Birding out your window

Ways to help backyard birds

The next best thing to seeing and enjoying birds in Solano’s open spaces is to watch them in our own yards and neighborhoods. But it isn’t just about birdwatching. Whether birds are near or far they are in trouble, and we have some suggestions on how to help!

According to a study, we have lost more than one-quarter of the entire bird population in North America since 1970, with grassland birds and insect-eating birds like swallows and swifts among the hardest hit.

Shelter and safety:

•  Like us, birds like protection from the elements and predators. The best way to provide that is by providing structure with shrubs and trees.
•  Install a bird box. This site is great for learning about bird box types and which ones are appropriate for your area.
•  Keep your cats indoors and keep feeders away from a predator’s reach. If domestic or feral cats frequent your yard, it is best not to attract birds.


•  If you have a backyard, you can provide a birdbath where your avian visitors can bathe and drink. (Just make sure to keep it away from foliage and anything within pouncing distance of predators!)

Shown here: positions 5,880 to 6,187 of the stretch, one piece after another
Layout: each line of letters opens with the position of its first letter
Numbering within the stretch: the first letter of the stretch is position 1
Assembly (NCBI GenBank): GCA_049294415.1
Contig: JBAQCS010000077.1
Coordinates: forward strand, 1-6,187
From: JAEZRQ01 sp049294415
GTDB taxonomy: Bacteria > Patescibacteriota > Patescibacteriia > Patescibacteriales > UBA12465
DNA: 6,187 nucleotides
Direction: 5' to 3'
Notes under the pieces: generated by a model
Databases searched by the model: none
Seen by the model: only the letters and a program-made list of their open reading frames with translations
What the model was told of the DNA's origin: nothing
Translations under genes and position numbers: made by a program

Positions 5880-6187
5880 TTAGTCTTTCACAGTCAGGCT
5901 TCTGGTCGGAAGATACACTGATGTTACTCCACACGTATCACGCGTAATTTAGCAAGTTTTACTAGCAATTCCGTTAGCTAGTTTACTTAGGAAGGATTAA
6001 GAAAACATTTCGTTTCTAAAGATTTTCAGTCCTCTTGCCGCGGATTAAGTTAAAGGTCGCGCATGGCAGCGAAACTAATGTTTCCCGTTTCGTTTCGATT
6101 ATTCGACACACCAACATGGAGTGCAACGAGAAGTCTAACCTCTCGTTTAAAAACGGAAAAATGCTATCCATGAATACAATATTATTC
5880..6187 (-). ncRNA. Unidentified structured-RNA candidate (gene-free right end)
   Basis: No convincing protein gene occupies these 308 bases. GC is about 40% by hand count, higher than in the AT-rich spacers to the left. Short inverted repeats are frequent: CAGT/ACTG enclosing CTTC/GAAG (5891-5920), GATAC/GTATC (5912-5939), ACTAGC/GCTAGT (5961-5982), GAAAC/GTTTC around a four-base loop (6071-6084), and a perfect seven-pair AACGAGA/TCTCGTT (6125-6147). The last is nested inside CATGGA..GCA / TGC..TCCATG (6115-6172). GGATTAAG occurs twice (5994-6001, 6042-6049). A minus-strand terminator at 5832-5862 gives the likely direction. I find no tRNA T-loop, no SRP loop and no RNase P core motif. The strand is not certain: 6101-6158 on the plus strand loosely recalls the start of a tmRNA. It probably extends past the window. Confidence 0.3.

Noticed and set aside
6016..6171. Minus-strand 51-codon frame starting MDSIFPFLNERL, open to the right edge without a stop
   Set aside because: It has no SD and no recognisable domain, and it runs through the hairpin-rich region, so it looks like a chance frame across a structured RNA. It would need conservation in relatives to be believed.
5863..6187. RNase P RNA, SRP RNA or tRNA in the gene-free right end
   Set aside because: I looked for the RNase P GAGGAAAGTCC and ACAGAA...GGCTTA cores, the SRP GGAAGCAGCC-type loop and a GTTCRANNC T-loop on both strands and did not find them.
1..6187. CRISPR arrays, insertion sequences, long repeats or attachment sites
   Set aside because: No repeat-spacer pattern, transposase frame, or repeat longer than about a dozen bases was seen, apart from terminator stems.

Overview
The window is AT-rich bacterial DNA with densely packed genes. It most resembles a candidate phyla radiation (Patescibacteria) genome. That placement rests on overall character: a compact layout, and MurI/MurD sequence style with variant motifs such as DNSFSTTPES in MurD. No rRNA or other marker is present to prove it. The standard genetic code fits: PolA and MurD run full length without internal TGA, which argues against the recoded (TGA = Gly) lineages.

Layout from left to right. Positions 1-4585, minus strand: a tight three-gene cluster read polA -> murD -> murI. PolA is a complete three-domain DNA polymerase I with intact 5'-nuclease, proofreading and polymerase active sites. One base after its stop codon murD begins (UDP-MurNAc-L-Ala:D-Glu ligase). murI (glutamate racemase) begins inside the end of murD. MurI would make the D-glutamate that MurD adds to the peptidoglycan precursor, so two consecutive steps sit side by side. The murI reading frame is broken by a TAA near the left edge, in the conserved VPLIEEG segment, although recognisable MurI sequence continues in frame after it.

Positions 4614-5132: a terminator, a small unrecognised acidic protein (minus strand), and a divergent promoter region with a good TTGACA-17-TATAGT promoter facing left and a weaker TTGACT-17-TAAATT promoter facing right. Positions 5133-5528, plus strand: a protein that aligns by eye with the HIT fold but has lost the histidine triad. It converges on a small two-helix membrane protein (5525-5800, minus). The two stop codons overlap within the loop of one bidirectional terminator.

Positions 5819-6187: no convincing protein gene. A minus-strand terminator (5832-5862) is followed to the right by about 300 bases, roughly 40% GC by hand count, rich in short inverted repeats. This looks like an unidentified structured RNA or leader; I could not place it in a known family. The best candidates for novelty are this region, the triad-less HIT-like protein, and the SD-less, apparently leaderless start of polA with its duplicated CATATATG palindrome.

•  Here are ten tips for attracting birds with water.
•  Maureen Geiger, another local birder says, “Water in my opinion is the single most attractive thing you can offer in your yard. People who want to do nothing else can put up a shallow, gently sloping birdbath and contribute to the health of local and migrating birds, or create a simple waterfall, the sound of which will attract birds from some distance.”


•  The best way to provide food is to plant native trees, shrubs, and flowers.
•  Hang a bird feeder. There are many different types of feeders and feed, so do your homework.
•  We are what we eat, and birds are no different. Learn here about the best feed to give them and what is not recommended.
•  There is some controversy about whether or not feeders are good for birds. Do the research so you can decide for yourself.

If these approaches don’t work for you but you still want to watch birds at feeders, you can join the thousands of people who are addicted to Cornell Lab’s FeederWatch cams.

And there’s more you can do! The Cornell Lab of Ornithology suggests 10 other ways to help birds.

We may be staying away from our beloved wild spaces for now, but by bringing nature into your yard, and supporting local avian populations, you can see the magic of the outdoors right from your window.

Photos by Michael Gene Stewart (top) and Tom Muehleisen (bottom).